I’ve posted the Python script I used to make the Pivot visualization of this blog. I need to set it aside for now and do other things, but here’s a snapshot of the process for my future self and for anyone else who’s interested.
Using deepzoom.py to create Deep Zoom images and collections
I’m using this Python component to create Deep Zoom images and collections. I made the following changes to it:
1. tile_size=256 (not 254) at line 59, line 160, and line 224
2. source_path.name instead of source_path at line 291
3. destination + '.xml' instead of destination at line 341
Let’s assume that Python is installed, along with the Python Imaging Library, and that your current directory contains the files 001.jpg, 002.jpg, and 003.jpg:
001.jpg 002.jpg 003.jpg
For each image file, you could run deepzoom.py thrice from the command line, like so:
python deepzoom.py -d 001.xml 001.jpg python deepzoom.py -d 002.xml 002.jpg python deepzoom.py -d 003.xml 003.jpg
My script doesn’t actually do it that way, it enumerates JPEGs and instantiates deepzoom.py’s ImageCreator object once for each. But either way, for each JPEG you end up with a DZI (Deep Zoom Image) package that consists of (for 001.jpg):
- A settings file: 001.xml
- A subdirectory: 001_files
- More subdirectories (named 0, 1, etc.) inside 001_files
- JPG files inside those subdirectories
Now, in this case, the current directory looks like this (using -> to mark additions):
001.jpg -> 001.xml -> 001_files 002.jpg -> 002.xml -> 002_files 003.jpg -> 003.xml -> 003_files
To build a collection, do something like this in Python:
from deepzoom import * images = ['001.xml','002.xml', '003.xml'] creator = CollectionCreator() creator.create(images, 'dzc_output')
Now the current directory looks like:
001.jpg 001.xml 001_files 002.jpg 002.xml 002_files 003.jpg 003.xml 003_files -> dzc_output.xml -> dzc_output_files
The Pivot collection’s CXML file will refer to dzc_output.xml, like so:
Using IECapt to grab screenshots
This tool uses Internet Explorer, so only works on Windows. There is also CutyCapt for WebKit, which I haven’t tried but would be curious to hear about.
Here’s an example of the IECapt command line I’m using:
iecapt –url=http://blog.jonudell.net/… –delay=1000 –out=tmp.jpg
Using ImageMagic to crop screenshots
Here’s a picture of an image produced by IECapt, overlaid with a rectangle marking where I want to crop:
The rectangle’s origin is at x=30 and y=180. Its width is 530 pixels, and height 500. Here’s the ImageMagick command to crop a captured image in tmp.jpg into a cropped image in 001.jpg:
convert -quality 100 -crop 530×500+30+180 -border 1×1 -bordercolor Black tmp.jpg 001.jpg
I’m writing this down here mainly for myself. ImageMagic can do everything under the sun, but it always takes me a while to dig up the recipe for a given operation.
Parsing the WordPress export file
I found to my surprise that WordPress currently exports invalid XML. So the script starts with a search-and-replace that looks for this:
And replaces it with this:
Then it walks through the items in the Atom feed, extracting the various things that will become Pivot facets. For the description, it tries to parse the content:encoded element as XML, and find the first paragraph element within it. If that fails, it just treats the element as text and grabs the beginning of it.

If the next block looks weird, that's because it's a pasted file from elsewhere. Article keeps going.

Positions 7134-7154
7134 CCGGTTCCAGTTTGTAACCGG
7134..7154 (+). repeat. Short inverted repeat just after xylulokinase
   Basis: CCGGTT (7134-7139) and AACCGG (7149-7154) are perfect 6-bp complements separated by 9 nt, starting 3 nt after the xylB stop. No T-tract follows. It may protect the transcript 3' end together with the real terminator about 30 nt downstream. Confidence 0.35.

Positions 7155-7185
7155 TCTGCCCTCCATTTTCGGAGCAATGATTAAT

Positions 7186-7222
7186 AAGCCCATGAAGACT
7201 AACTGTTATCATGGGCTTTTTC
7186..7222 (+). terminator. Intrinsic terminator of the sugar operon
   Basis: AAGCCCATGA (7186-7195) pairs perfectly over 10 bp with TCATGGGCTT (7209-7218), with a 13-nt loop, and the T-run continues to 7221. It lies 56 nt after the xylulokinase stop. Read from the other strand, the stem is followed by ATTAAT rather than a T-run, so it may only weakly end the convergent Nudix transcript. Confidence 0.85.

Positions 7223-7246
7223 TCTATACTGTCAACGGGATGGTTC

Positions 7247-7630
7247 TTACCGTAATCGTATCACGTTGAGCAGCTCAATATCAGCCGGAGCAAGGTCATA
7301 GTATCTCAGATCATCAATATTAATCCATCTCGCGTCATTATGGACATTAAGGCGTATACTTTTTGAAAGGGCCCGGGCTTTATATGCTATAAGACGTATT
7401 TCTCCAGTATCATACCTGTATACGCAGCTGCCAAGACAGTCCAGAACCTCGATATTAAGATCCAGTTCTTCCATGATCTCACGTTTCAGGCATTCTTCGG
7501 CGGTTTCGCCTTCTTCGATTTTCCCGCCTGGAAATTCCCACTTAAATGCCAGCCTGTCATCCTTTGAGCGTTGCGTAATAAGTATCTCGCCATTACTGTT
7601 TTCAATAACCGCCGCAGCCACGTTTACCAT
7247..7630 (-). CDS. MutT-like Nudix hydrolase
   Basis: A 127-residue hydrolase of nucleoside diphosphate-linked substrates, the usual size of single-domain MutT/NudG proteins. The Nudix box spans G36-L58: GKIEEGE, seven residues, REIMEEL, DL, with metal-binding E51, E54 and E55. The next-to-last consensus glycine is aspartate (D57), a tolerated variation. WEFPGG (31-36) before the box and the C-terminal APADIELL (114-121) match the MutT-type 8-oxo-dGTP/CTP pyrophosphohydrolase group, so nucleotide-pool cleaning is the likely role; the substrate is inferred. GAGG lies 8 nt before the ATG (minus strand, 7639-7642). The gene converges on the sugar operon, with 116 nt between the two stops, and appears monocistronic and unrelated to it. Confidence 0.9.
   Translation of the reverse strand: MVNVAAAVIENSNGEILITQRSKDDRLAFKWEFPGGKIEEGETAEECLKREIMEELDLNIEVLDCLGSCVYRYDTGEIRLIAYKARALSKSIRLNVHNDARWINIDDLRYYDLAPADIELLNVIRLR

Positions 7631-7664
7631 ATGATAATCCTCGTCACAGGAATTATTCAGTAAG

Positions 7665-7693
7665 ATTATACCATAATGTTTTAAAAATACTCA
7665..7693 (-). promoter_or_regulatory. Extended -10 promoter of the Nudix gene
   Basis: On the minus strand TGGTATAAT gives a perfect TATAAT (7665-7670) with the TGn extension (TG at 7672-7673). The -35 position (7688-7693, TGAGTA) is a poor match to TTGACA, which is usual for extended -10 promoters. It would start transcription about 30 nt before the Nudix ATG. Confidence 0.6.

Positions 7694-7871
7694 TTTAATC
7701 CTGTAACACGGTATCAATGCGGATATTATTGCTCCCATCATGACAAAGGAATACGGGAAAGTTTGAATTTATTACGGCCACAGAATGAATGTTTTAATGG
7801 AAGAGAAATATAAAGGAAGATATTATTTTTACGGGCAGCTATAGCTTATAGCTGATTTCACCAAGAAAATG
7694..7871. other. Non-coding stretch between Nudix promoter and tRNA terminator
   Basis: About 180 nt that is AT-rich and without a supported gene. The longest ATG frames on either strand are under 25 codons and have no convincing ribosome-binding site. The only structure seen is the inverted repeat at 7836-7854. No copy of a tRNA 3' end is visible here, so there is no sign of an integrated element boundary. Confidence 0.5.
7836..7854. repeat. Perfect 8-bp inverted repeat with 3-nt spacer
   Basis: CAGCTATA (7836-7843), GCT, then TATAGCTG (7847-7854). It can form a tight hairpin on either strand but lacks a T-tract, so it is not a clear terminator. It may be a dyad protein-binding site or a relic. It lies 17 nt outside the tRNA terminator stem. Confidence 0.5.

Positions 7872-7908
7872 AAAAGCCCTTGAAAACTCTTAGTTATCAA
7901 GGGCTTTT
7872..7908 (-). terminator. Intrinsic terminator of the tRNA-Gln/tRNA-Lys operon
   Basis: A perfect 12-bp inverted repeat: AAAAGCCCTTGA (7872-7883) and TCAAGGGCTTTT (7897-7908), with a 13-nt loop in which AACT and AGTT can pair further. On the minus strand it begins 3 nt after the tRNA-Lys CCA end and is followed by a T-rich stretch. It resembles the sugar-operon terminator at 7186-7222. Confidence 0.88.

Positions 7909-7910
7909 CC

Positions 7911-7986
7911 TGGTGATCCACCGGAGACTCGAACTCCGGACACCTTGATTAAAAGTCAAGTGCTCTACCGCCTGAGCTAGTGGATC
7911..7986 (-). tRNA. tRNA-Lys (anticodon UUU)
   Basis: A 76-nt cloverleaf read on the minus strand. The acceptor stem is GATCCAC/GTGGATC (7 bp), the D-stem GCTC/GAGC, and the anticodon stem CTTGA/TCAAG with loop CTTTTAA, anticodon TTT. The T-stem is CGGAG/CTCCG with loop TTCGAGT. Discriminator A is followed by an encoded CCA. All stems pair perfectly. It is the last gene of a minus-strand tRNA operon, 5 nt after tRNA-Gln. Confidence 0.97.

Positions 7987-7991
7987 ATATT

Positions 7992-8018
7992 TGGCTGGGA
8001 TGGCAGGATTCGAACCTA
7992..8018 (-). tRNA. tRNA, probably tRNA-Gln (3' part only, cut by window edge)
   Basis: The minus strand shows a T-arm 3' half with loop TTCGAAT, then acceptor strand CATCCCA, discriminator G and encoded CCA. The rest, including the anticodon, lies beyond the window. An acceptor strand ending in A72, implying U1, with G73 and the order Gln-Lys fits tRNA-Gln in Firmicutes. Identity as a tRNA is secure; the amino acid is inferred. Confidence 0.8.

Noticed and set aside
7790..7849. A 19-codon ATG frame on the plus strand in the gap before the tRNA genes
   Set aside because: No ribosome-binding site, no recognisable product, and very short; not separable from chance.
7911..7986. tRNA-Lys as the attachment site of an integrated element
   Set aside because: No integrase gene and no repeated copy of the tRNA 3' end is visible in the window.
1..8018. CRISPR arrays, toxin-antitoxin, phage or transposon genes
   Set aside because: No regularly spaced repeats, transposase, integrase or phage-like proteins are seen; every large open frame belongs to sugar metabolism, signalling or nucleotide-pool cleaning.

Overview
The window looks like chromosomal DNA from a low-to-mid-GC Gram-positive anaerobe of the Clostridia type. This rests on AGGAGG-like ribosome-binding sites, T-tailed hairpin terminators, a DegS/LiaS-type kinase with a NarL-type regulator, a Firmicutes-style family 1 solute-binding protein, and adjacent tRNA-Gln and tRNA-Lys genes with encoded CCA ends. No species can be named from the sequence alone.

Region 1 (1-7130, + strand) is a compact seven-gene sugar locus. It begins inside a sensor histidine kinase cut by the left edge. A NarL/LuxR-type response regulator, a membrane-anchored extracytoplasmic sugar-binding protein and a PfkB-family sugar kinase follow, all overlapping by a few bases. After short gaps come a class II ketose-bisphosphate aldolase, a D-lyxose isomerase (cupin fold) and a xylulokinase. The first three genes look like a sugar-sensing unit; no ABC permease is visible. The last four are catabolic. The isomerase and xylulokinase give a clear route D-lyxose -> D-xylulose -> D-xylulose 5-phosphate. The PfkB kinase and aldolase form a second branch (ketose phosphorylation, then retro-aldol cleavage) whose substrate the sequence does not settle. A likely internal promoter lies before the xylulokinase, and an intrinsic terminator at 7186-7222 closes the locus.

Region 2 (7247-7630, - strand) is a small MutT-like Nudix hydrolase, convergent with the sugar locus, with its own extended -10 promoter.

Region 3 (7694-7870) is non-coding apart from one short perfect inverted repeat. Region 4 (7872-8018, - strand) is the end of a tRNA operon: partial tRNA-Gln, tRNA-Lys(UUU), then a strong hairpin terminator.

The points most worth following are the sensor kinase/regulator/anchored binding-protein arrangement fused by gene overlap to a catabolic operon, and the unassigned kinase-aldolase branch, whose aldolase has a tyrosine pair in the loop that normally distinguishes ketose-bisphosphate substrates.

Weaving the collection
There are two control files that need to be synchronized. First, there’s dzc_output.xml, for the Deep Zoom collection. It has elements like this:
<I Id=”596″ N=”596″ Source=”2245.xml”>
Then there’s pivot.cxml which drives the visualization. It has elements like this:
<Item Id="596" Img="#596" Name="Freebase Gridworks: A power tool for data scrubbers" Href="http://blog.jonudell.net/2010/03/26/... <Description><![CDATA[ I've had many conversations with Stefano Mazzocchi and David Huynh [1, 2, 3] about the data magic they performed at MIT's Project Simile and now perform at Metaweb. If you're somebody who values clean data and has wrestled with the dirty stuff, these screencasts about a forthcoming product called Freebase Gridworks will make you weep with joy. ]]></Description> <Facets> <Facet Name="date"> <DateTime Value="2010-03-26T00:00:00-00:00" /> </Facet> <Facet Name="tag"> <String Value="freebase" /> <String Value="gridworks" /> <String Value="metaweb" /> </Facet> <Facet Name="comments"> <Number Value="24" /> </Facet> </Facets> </Item>
In this example, Source="2245.xml" in dzc_output.xml refers to a Deep Zoom image whose name comes from the WordPress post_id for that entry, which is:
But Id="596", which is the connection between dzc_output.xml and pivot.cxml, comes from a counter in the script that increments for each item processed. I don’t know why the numbering of items in the WordPress export file is sparse, but it is, hence the difference.
Things to do
Here are some ideas for next steps.
1. Check the comment logic. I just noticed the counts seem odd. Maybe because I’m counting all comments instead of approved comments?
2. Use HTML Tidy to ensure that item content will parse as XML, and then count various kinds of elements within it: tables, images, etc.
2. Use APIs of various services — Twitter, bit.ly, etc. — to count reactions to each item.
3 thoughts on “How to create a Pivot visualization of a WordPress blog”
Paparazzi http://derailer.org/paparazzi/ and the command-line tool webkit2png http://www.paulhammond.org/webkit2png/ do the same function as CutyCapt but on Mac OS X.
Boa noite, vc pode mim dar uma ajuda?
Não consigo colocar fundo branco no deepzoom.
o q faço?